McKissic resigns as seminary trustee
GRAPEVINE, Texas (BP)--Dwight McKissic has resigned from the trustee board of Southwestern Baptist Theological Seminary, citing "too much mental, physical, emotional and even spiritual energy" spent on his role in a conflict over speaking in tongues and private prayer language at the seminary in the past year.
McKissic, pastor of Cornerstone Baptist Church in Arlington, Texas, emphasized his love for the seminary and its president, Paige Patterson, in a lengthy conciliatory letter June 20 to trustee chairman Van McClain and copied to Patterson, SBC President Frank Page, SBC Executive Committee President Morris H. Chapman and three trustees.
"Furthermore, I don't want any possible future relationships or involvements with other missions or ministry opportunities to in anywise be misconstrued as a conflict of interest with my role as a trustee at SWBTS. I do not want my exercise of freedom of speech or freedom of associations in any way to create conflicts of interest or violations of SWBTS policies. Therefore, I must resign," McKissic wrote.
Patterson issued a statement in response: "My personal relationship with Pastor McKissic has been a long one and overwhelming a happy one. I anticipate that relationship will continue and that Brother McKissic will continue as a faithful supporter of the seminary. It is well known that we have not always agreed but we are brothers in Christ and I love this pastor."
McKissic caused a stir in a Southwestern chapel sermon last August when he said he speaks in a private prayer language and criticized the International Mission Board's then-policy on refusing prospective missionaries who speak in tongues.
Subsequently, the seminary refused to post audio of McKissic's sermon on its website and later the trustees, with McKissic's sole dissent, voted that Southwestern staff would not advocate private prayer language or charismatic practices nor hire faculty who did.
McKissic said in his resignation letter he was encouraged by the IMB's changing the tongues policy to a more flexible "guideline," by the SBC's decision June 12 to adopt a statement on the Baptist Faith and Message confessional statement as a "sufficient" policy guide for SBC entities, and by a LifeWay Research poll indicating about half of SBC pastors believe private prayer language is a possible spiritual gift.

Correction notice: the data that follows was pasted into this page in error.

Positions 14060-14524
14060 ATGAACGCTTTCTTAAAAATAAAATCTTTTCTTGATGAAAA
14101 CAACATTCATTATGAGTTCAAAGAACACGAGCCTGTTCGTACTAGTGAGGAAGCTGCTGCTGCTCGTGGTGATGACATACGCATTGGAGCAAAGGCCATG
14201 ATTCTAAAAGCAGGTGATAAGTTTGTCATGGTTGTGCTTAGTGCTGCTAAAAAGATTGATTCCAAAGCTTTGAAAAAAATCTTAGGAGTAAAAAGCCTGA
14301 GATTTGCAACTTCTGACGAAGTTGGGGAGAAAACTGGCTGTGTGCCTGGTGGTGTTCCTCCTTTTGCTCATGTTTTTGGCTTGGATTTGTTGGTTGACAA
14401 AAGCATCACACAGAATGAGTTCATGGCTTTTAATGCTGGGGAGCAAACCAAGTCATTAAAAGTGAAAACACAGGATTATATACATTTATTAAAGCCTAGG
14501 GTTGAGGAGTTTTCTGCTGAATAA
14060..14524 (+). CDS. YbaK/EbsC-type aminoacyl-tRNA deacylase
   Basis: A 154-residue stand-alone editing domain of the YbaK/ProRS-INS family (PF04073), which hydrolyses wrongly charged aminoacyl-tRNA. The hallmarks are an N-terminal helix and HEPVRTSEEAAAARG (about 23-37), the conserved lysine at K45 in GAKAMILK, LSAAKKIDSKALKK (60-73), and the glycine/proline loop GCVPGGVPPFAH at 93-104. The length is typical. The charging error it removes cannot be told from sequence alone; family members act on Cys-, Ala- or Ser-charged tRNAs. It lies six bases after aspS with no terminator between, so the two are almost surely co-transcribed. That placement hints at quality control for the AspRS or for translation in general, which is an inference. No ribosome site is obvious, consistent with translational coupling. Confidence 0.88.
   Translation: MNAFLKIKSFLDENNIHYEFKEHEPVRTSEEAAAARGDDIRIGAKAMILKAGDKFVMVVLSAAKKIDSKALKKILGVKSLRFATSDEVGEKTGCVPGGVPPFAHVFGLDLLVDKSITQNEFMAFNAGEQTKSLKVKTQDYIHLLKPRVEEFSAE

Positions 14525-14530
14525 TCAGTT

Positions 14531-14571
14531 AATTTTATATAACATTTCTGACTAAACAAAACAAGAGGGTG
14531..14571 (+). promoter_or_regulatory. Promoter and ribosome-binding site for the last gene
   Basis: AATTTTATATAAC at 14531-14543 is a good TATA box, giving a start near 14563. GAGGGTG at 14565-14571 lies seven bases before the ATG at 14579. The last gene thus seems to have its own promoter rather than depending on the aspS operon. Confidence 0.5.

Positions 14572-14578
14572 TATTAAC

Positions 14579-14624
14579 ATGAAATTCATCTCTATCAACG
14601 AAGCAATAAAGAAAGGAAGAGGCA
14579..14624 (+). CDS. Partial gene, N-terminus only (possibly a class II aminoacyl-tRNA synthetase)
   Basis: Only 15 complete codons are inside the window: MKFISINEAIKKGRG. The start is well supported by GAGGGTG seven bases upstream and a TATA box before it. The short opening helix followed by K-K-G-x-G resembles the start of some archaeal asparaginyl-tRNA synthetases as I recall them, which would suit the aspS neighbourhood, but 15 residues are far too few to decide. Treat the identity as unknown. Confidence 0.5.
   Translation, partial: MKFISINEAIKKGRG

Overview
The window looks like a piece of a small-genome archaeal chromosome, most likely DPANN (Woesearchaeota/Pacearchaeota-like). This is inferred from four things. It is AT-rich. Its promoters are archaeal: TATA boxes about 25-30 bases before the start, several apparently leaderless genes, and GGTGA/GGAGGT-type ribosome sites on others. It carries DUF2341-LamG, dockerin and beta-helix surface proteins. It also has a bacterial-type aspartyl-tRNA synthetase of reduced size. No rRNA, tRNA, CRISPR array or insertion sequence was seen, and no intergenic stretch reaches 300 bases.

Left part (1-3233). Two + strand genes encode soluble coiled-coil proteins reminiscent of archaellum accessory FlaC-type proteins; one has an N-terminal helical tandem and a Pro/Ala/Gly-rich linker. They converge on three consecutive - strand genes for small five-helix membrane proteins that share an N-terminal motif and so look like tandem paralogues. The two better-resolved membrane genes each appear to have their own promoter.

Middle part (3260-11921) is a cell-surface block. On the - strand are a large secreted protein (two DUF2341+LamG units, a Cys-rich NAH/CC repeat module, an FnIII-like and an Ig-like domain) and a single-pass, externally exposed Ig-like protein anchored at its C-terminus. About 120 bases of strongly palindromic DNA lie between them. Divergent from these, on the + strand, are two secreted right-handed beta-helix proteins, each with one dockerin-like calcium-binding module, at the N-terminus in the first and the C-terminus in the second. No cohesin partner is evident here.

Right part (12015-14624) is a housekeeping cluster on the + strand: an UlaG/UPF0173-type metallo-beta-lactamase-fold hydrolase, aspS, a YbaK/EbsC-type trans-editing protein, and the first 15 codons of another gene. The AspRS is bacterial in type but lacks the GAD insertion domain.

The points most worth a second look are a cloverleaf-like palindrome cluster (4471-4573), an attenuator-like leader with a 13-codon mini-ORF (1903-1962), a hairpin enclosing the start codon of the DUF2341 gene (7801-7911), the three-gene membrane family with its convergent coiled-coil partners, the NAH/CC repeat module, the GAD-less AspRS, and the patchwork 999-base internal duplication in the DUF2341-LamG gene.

McKissic said he plans to remain a Southern Baptist "as long as I see hope that the convention is moving in what I consider to be the right direction."
Although McKissic and McClain's relationship "got off to a rough and rocky start," McKissic said he was thankful for "genuine healing and reconciliation."
"Know that I genuinely and deeply respect, value and appreciate you for who you are and the work that you do," McKissic wrote to McClain. "I regret whatever pain and frustration that I caused Southwestern Baptist Theological Seminary from the very beginning of my tenure as a trustee until today."
McKissic wrote that he and Patterson "have also discussed our mutual misunderstanding(s) and pain related to my actions, and his response, and we also experienced a time of genuine healing and reconciliation. Although as with you, he and I still view some issues quite differently. My love, respect and appreciation for Dr. Patterson remain strong in spite of these differences.
"Know that my love for SWBTS will also remain. I am in part who I am because of the training I received at SWBTS. I shall forever be grateful for the training I received there. Our church has made an annual or biannual contribution to SWBTS for the past ten years and we will continue to do so."
McKissic said his prayer is that "IMB, NAMB and SWBTS will soon reflect the biblical viewpoint that Dr. Patterson so eloquently articulated in his SWBTS report in San Antonio and that is, restrictions and Pauline regulations with regard to public tongues and freedom and privacy with regard to private tongues."
McKissic wrote that he believes the IMB's initial anti-tongues policy prompted much of the past year's conflict, and that the LifeWay study presents "a truer picture of Southern Baptists as a whole."
"I shall always be grateful and honored for the opportunity to have served the SBC and SWBTS this past year. As stated above," McKissic reiterated, "my love and support will remain."